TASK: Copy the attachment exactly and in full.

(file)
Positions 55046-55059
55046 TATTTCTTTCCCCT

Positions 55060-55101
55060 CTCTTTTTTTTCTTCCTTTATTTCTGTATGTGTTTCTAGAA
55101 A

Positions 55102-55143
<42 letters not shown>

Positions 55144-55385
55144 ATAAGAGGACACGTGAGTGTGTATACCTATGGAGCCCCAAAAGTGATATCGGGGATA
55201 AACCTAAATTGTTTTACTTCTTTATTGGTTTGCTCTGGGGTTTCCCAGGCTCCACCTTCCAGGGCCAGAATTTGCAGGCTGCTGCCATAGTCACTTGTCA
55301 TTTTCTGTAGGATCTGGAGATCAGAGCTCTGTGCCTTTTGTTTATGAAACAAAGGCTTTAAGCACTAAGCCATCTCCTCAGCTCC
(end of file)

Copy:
Positions 55046-55059
55046 TATTTCTTTCCCCT

Positions 55060-55101
55060 CTCTTTTTTTTCTTCCTTTATTTCTGTATGTGTTTCTAGAA
55101 A

Positions 55102-55143
<42 letters not shown>

Positions 55144-55385
55144 ATAAGAGGACACGTGAGTGTGTATACCTATGGAGCCCCAAAAGTGATATCGGGGATA
55201 AACCTAAATTGTTTTACTTCTTTATTGGTTTGCTCTGGGGTTTCCCAGGCTCCACCTTCCAGGGCCAGAATTTGCAGGCTGCTGCCATAGTCACTTGTCA
55301 TTTTCTGTAGGATCTGGAGATCAGAGCTCTGTGCCTTTTGTTTATGAAACAAAGGCTTTAAGCACTAAGCCATCTCCTCAGCTCC